The strategic partnership between China and Africa promotes human rights and benefits the world, a senior official from the continent said yesterday, countering "negative and tainted" reports in some quarters.
He said it was "absolutely not true" to label African leaders attending the summit as "dictators seeking a new homeland in China" and "shunning their responsibilities on human rights" as was reported in some Western media.
Ethiopian Foreign Minister Seyoum Mesfin told a press conference: "Should we be painted in this dimension? Absolutely not."
The foreign ministers of China, Ethiopia and Egypt jointly addressed the news conference at the end of the two-day Beijing Summit of the Forum on China-Africa Cooperation.
Egypt will succeed Ethiopia as the co-chair of the next forum in 2009.
"The meaning (of the partnership) is promoting Africa's development, scoring success in fighting poverty, overcoming the predicament the Africa countries face today, and also enhancing Chinese development," he said, adding that the partnership also serves to promote human values including human rights.
"Is not the right to development a human rights issue? It is a pillar of the human rights issue.
"Is not the right to education a human rights issue? Indeed, it is a pillar of the human rights issue," he said.
In improving the partnership, "we will tackle problems and challenges including governance of the economy, governance of politics, and governance of relations with other partners, including North-South dialogue."
"It is also a predicable partnership, where one can count on another with no political strings or serving only the interests of one of the parties."
The foreign minister appealed to the media to convey that the objective of the forum is not only a win-win partnership for China and African countries, but also for the global family.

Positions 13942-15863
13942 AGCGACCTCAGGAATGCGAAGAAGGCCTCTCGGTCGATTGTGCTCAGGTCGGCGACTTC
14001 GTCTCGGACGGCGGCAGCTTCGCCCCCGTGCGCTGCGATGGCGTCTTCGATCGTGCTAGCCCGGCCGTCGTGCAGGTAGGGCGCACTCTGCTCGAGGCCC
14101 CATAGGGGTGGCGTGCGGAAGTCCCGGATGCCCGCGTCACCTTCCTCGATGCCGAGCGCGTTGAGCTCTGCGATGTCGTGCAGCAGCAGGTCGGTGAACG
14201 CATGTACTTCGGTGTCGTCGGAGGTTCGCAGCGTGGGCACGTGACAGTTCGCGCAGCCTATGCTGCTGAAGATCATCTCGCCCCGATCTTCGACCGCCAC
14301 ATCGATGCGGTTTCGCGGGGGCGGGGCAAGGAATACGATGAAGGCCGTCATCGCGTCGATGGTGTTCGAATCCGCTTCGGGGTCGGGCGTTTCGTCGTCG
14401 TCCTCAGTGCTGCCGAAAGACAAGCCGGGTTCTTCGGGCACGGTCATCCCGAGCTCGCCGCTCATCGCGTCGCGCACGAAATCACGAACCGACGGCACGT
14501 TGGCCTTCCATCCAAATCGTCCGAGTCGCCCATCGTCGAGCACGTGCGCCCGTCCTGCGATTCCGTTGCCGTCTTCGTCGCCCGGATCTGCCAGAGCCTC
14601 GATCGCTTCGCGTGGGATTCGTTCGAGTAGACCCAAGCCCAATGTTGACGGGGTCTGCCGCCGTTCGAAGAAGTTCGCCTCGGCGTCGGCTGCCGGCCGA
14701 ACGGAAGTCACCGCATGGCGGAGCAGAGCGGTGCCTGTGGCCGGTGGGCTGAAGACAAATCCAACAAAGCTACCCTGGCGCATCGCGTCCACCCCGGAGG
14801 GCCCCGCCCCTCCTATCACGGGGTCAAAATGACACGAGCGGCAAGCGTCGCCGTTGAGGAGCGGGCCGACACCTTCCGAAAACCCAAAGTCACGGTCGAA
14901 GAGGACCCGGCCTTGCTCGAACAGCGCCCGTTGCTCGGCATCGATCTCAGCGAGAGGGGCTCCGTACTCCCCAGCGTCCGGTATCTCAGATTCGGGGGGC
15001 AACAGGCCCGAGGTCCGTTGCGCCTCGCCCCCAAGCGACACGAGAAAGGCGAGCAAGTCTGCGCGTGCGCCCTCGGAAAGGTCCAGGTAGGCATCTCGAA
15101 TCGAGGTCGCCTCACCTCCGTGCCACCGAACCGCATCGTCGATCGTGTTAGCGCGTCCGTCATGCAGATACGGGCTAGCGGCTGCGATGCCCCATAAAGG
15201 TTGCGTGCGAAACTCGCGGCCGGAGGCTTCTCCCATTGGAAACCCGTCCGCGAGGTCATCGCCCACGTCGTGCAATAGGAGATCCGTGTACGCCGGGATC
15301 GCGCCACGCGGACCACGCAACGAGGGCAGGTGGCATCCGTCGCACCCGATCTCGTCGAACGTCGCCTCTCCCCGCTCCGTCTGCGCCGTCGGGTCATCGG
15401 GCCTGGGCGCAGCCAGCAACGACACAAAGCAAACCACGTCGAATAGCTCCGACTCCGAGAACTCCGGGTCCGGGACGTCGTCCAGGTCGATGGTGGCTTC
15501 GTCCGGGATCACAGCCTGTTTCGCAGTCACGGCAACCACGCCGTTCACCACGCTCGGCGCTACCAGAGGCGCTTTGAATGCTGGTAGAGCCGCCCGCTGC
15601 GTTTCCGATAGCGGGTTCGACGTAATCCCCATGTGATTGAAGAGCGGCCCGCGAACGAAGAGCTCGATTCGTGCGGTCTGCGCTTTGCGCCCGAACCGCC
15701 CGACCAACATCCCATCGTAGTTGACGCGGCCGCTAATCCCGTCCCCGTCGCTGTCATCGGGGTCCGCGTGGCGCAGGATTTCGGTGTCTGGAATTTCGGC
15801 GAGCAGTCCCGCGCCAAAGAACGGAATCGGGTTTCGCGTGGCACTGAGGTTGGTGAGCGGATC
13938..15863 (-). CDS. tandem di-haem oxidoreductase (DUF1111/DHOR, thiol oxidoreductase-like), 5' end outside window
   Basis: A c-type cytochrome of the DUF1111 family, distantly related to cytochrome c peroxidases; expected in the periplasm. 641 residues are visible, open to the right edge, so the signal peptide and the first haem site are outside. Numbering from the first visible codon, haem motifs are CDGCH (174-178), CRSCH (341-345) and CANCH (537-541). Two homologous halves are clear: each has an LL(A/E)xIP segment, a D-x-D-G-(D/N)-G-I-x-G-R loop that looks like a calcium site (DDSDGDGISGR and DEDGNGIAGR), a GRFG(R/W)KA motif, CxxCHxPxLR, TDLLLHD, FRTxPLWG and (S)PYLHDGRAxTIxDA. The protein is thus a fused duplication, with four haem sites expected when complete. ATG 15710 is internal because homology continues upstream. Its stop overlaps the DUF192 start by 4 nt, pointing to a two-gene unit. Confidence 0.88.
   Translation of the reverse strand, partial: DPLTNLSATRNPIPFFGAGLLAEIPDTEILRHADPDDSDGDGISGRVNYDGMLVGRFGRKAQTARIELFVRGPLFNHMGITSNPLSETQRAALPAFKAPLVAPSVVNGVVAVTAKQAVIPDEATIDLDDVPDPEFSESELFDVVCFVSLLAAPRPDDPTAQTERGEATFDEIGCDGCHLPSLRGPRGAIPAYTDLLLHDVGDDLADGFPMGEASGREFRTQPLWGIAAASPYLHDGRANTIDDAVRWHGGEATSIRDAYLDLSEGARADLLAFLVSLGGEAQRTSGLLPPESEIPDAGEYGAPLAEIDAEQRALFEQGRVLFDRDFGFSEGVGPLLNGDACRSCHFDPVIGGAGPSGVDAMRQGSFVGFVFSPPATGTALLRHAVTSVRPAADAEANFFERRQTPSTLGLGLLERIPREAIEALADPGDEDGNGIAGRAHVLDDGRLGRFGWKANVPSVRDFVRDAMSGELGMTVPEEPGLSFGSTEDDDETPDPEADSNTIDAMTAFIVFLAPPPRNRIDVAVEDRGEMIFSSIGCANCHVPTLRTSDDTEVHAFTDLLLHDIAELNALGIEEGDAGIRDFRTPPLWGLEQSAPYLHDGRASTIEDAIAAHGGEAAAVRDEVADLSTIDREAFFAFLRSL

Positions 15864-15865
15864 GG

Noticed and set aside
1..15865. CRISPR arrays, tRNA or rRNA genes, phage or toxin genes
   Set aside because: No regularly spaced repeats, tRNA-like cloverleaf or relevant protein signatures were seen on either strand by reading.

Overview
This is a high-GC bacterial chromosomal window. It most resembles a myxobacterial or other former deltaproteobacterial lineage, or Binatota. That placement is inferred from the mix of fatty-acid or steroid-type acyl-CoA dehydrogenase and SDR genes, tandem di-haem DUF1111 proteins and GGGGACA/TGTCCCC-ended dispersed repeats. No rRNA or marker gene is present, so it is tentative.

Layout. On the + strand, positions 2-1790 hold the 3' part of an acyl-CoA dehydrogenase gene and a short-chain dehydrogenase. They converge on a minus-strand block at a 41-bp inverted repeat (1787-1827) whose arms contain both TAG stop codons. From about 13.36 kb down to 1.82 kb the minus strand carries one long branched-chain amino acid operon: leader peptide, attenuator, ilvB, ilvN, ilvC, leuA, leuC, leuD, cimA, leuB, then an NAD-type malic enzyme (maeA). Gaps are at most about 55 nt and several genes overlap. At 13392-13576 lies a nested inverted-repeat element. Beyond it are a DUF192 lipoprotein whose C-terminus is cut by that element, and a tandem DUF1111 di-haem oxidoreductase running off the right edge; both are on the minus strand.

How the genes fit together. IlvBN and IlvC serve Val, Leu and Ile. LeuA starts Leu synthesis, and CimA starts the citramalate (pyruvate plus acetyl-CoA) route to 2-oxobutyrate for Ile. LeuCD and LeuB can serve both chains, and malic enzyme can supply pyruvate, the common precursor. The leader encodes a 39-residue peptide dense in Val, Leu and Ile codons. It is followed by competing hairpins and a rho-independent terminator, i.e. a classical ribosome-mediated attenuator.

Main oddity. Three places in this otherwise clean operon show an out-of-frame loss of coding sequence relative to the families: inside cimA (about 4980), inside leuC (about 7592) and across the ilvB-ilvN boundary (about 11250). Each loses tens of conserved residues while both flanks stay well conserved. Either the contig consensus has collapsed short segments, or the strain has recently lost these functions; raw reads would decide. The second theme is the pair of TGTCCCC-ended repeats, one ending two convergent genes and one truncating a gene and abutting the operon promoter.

The peaceful development of China and Africa will surely benefit the world, Seyoum said.
Commenting on the negative Western media reports, Foreign Minister Li Zhaoxing said he was certain the writers did not capture the essence of the principles of peaceful coexistence or the UN Charter.
"Therefore, they find it difficult to understand the spirit and importance of China-Africa cooperation," he said.
Despite being a developing country and having to tackle its own challenges, China has been providing assistance to "our brothers and sisters in Africa to the best of our ability," he said.
The minister also said China respects the choices of African countries and will not impose its mode of development.
If some African countries build economic zones, China will discuss with the countries and collaborate with them based on the principle of mutual benefit.
"We are committed to improving the lives of people in Africa and China. Our cooperation is not designed against, nor does it exclude, any third country," he said.
He reiterated that China would not pursue monopoly of oil resources in Africa.
China itself generates more than 90 per cent of its energy needs. Its imports of crude oil, including those from
Africa, account for only 6 per cent of the total oil trade volume in the world, Li said.
Energy cooperation, as part of Sino-African cooperation, is open and transparent to the outside world; and abides by international rules, he said.
Therefore, the criticism of China's energy policy in Africa is unreasonable, he said.
The minister expressed the hope that the five African nations that have no diplomatic relations with China will "take the right stand" and support the one-China policy.
The five countries are Burkina Faso, Swaziland, Malawi, Gambia and Sao Tome and Principe.
They were invited to send observers to the Beijing summit but none of them did.
"The Chinese Government and people harbor friendly feelings to people in those five countries," he said. "We never did them any harm. On the contrary, it was their governments that hurt the Chinese people's feelings."
By maintaining so-called "diplomatic ties" with the Chinese island of Taiwan, these countries are isolating themselves from the overwhelming majority of the international community, he said.
Egyptian Foreign Minister Aboul Gheit said China's proposals on China-Africa ties are important to the development of Africa, especially in helping the continent secure peace and security.
(China Daily November 6, 2006)